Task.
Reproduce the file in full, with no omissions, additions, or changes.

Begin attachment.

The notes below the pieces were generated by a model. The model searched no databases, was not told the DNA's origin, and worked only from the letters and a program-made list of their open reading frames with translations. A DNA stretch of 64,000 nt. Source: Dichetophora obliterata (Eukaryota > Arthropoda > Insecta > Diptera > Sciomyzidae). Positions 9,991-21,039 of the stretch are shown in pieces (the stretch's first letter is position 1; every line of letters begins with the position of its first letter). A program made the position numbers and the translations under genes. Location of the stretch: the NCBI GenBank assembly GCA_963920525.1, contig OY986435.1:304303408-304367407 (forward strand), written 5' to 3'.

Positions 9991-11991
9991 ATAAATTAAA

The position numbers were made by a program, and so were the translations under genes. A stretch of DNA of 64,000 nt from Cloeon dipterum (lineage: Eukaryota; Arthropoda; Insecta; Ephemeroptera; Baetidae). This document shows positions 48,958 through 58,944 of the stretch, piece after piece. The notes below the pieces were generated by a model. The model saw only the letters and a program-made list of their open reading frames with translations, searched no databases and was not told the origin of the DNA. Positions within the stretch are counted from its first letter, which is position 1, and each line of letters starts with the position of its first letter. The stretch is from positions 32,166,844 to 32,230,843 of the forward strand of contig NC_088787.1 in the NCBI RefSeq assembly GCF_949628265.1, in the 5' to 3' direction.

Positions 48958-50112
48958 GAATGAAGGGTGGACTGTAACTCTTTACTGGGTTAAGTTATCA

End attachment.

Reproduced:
The notes below the pieces were generated by a model. The model searched no databases, was not told the DNA's origin, and worked only from the letters and a program-made list of their open reading frames with translations. A DNA stretch of 64,000 nt. Source: Dichetophora obliterata (Eukaryota > Arthropoda > Insecta > Diptera > Sciomyzidae). Positions 9,991-21,039 of the stretch are shown in pieces (the stretch's first letter is position 1; every line of letters begins with the position of its first letter). A program made the position numbers and the translations under genes. Location of the stretch: the NCBI GenBank assembly GCA_963920525.1, contig OY986435.1:304303408-304367407 (forward strand), written 5' to 3'.

Positions 9991-11991
9991 ATAAATTAAA

The position numbers were made by a program, and so were the translations under genes. A stretch of DNA of 64,000 nt from Cloeon dipterum (lineage: Eukaryota; Arthropoda; Insecta; Ephemeroptera; Baetidae). This document shows positions 48,958 through 58,944 of the stretch, piece after piece. The notes below the pieces were generated by a model. The model saw only the letters and a program-made list of their open reading frames with translations, searched no databases and was not told the origin of the DNA. Positions within the stretch are counted from its first letter, which is position 1, and each line of letters starts with the position of its first letter. The stretch is from positions 32,166,844 to 32,230,843 of the forward strand of contig NC_088787.1 in the NCBI RefSeq assembly GCF_949628265.1, in the 5' to 3' direction.

Positions 48958-50112
48958 GAATGAAGGGTGGACTGTAACTCTTTACTGGGTTAAGTTATCA